visiting researchers and scholars The IGLP accommodates a small number of Visiting Researchers and Visiting Scholars each academic year, who apply to do research at Harvard Law School for a minimum of three months. In making selections, the Committee at the Institute considers the applicant’s background, field of interest, scholarly achievements, completion of basic legal studies with high academic standing, availability of Harvard Law School faculty for consultation in the proposed research area, and English language proficiency. We are pleased to welcome the following Visiting Researchers and Scholars for the 2015-2016 Academic Year: Eugenio Briales Gómez-Tarragona (Spain, Complutense University of Madrid) is a specialist in international finance and commercial law. Over the course of his career, he has been engaged in a variety of projects via research, public service and private practice. His areas of academic interest include debt restructuring, financing structures, corporate governance, securitization, and foreign exchange. Mr. Briales is a member of the World Bank Insolvency and Creditor/Debtor Regimes Task Force, which revises the Banks’s Principles and Standard in this area. In his regular speaking engagements, he seeks to move forward the debate on domestic and global economic law and policy. He is a Global Teaching Fellow at Georgetown University Law Center and a Fellow at the Georgetown Institute of International Economic Law (IIEL). Most recently, he has been selected as a member of the class of rising star delegates to the International Insolvency Institute’s NextGen Leadership Program (Class IV).
Sergio Anzola (Colombia, Universidad de los Andes) is a PhD candidate at Universidad de Los Andes School of Law. He obtained his LLB at Los Andes in 2002 and holds an LLM on Public International Law from the University of Helsinki (2010). He teaches the course on legal ethics at Los Andes and is part of a research project on gender and inequality. He has published articles on foreign investment law, the constitutionalization of international law, legal education in Colombia and the Inter-American Human Rights System. Before starting his academic career he worked on International Human Rights. He was an intern at the Center for Justice and International Law; he has worked for the Colombian Presidential Program on Human Rights and International Humanitarian Law, the Colombian Ministry of Defense, and served as a Visiting Professional at the International Criminal Court.
Marlese Von Broembsen (South Africa, University of Cape Town) has a background in both law and development. A Senior Lecturer in the Centre for Law and Society, she lectures in the Law Faculty, where she has convened an interdisciplinary Masters in Social Justice since 2009. After qualifying as an attorney, Marlese worked grassroots with informal businesses for four years and subsequently engaged in research and policy work on the informal economy and small business development. She was a partner in a consultancy based in Cape Town and Kenya and after completing a Masters in Development Studies, taught Social Policy at the Institute for Social Development, University of the Western Cape. Thereafter, she worked for the Graduate School of Business, UCT as the lead researcher for the Global Entrepreneurship Monitor. Her focus has shifted from the informal economy to the political economy of work and more particularly to work in the context of global chains. She writes on labour law and development, the informal economy, and on value chains. Marlese has started her PhD at the University of Cape Town and is a David and Elaine Potter Fellow. In 2015 she completed her at LLM at Harvard Law School, as a Harvard-South Africa Fellow. She serves on UCT’s committee on Poverty and Inequality, and is part of a project on Unemployment and Labour Markets in the Economics Faculty, UCT, as well as a global project on Law and Informality, convened by Harvard Lecturers, Marty Chen and Prof. Lucie White. Her passion is to start a research and teaching focus on economic justice in partnership with the UCT’s Economics Faculty.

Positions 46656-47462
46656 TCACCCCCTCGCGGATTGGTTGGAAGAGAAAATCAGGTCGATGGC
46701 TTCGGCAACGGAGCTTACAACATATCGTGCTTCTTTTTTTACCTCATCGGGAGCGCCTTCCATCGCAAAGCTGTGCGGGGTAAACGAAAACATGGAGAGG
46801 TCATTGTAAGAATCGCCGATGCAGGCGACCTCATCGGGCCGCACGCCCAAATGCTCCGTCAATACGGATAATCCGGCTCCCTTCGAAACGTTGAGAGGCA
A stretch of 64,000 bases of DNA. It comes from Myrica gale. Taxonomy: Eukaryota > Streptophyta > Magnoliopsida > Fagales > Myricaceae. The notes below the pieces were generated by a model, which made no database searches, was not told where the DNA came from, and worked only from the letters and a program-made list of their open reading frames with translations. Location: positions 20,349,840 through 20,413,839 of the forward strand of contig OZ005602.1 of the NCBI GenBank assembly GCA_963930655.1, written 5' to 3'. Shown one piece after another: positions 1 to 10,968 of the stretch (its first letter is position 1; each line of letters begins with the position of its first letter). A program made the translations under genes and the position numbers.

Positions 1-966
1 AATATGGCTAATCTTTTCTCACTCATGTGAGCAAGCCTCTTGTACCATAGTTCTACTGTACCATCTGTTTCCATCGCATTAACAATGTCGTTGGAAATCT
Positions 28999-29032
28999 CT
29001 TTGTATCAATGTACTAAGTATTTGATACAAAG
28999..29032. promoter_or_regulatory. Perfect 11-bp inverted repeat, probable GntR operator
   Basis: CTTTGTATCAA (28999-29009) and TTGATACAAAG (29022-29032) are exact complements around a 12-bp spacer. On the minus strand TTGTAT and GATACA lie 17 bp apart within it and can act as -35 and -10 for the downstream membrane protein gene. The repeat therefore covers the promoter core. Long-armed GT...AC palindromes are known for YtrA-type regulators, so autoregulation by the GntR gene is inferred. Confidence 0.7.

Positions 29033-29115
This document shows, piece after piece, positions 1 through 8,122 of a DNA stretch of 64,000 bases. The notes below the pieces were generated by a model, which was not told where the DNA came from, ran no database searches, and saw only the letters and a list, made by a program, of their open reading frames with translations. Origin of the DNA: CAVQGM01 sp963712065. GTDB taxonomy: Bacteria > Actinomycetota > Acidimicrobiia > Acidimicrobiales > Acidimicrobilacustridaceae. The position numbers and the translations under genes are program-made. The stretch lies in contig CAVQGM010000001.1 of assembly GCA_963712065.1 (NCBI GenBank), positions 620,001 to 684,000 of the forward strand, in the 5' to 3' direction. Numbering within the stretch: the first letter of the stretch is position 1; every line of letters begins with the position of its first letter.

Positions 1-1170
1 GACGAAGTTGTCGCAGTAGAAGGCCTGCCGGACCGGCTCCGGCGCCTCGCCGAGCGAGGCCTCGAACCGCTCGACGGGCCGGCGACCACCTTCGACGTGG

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visiting researchers and scholars In 2014-2015, the Visiting Researchers and Scholars were: Diane Bernard (Belgium, Université Saint-Louis, Brussels), PhD, is associate researcher (Belgian National Fund for Research) and visiting professor in legal theory (Université Saint-Louis - Brussels). She has been working for a few years on the structure, goals, and functions of international criminal law, in collaboration with various scholars, practicioners, and NGOs. She published in 2014 two books in the matter (Juger et juger encore les crimes internationaux. Etude du principe ne bis in idem at Larcier, and Trois propositions pour une théorie du droit international pénal at Presses USL). Her current research focuses on the symbolics of law, therefore combining her areas of interest, i.e. legal theory, psychoanalysis, sociology, and international criminal law.